So, then we have a new problem that needs solving: what to do with all those graduates? In Sweden, we're historically used to paying lots of taxes and having a very big public sector. Being unashamedly Swedish, I mostly think this is a good thing, because we can then, at least theoretically, get top quality universal healthcare, great public schools, essential infrastructure running like clockwork and adequately equipped armed forces, firefighters and police. Whether or not we're actually getting all of this is of course up for constant debate, and I won't bore you with that debate.

The point is that within this massive public sector, a niche can easily be carved out for the overproduced elite: a place where sustainable leadership experts can communicate for development, thus keeping them happy and staving off some kind of upper middle class uprising - at least for the time being. But people can't just sit around and do nothing at all. There has to be at least a facade of work, some kind of project for all the project managers to manage, some kind of texts and briefings for all the communicators to write and some kind of reason to spend money for all of this to happen.

As it turns out, software - more specifically, web sites - is excellent for this kind of activity. Well, perhaps not the actual writing of the software itself, but everything that surrounds it: conceptualizing the draft specification for the steering committee assembled to lead the work on hiring the crack team of officials needed to properly formulate the invitation to tender, for example.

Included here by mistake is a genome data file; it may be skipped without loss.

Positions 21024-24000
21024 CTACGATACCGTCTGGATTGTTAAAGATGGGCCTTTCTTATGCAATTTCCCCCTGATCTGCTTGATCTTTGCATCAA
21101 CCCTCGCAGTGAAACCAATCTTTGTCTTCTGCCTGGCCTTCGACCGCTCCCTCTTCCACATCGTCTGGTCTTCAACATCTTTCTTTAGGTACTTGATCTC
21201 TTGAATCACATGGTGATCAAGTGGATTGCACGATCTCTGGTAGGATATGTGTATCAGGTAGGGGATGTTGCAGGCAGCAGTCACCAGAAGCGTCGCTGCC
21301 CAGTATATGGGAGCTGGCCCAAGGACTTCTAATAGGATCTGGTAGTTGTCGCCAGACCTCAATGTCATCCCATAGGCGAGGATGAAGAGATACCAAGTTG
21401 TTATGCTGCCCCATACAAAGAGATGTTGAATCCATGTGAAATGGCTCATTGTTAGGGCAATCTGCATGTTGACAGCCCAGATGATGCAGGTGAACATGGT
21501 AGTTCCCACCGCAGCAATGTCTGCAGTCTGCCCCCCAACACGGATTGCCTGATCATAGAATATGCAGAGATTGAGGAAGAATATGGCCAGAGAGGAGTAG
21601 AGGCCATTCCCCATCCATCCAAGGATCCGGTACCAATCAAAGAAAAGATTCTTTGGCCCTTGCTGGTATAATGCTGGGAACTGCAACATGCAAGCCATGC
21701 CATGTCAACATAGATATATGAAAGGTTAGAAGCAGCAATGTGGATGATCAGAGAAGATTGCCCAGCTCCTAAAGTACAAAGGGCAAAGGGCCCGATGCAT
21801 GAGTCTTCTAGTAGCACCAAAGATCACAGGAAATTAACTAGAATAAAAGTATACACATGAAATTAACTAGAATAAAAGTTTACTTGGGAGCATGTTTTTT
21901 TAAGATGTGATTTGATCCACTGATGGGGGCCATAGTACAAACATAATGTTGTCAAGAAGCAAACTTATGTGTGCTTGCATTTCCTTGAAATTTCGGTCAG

(A small disclaimer might be in order. I don't think an average person within this overproduced elite is inherently more or less stupid or evil than, say, a factory worker, nurse or farmer. It's basically just people who've made a decision that's completely rational on an individual level when trying to navigate and survive in Swedish society in its present form.)

Software for people

Don't get me wrong, I think computers and software have led to a lot of actual convenience. The Swedish tax authority, for example, now automatically produces an eerily correct annual summary of my fiscal status and if I don't have any legal complaints (which I and most other Swedes never do, since it's always eerily correct), I can simply authorize it using either my phone or a web site. The whole procedure is surprisingly quick and painless.

The list goes on: I can do a lot of my banking online, read my medical journals and even contact medical professionals. Some of these are actual conveniences, but combined together, they all make for a very unconvincing one.

Software against people

The overproduced elite are, unsurprisingly, not all experts on modern IT infrastructure, programming, usability and online security. This would constitute no major problem if it wasn't for how Swedish invitation to tender works. It's amicably focused on being frugal with taxpayer money, but as with a lot of good intentions, the end results are quite varying. A lot of the software and infrastructure ordered by public officials is, put bluntly, dumpster fires consisting mostly of decomposing ferret corpses and rotting cabbage.

One example is the 2019 leak of 2.7 million recorded healthcare phone calls (The real question here is of course not "Why are they so bad at buying IT?" but rather "Why were those calls recorded in the first place?"). Another example is the recent debacle surrounding Skolplattformen, a parent/teacher contact platform commissioned by the city of Stockholm. It's widely considered so bad that a bunch of parents finally got together and wrote their own version using the platform's public API. The city officials, in a tremendous display of incompetence, responded by filing a police complaint about this constituting an illegal data breach.

One could laugh at the sheer stupidity if it wasn't for the fact that this complete fiasco has also been an excessively expensive one. The cost for developing the platform is around 675 million SEK (roughly 66.8 million Euro or 81.2 million USD), with an additional annual cost for license fees, hardware, maintenance and so on totalling somewhere north of 100 million SEK.

People against software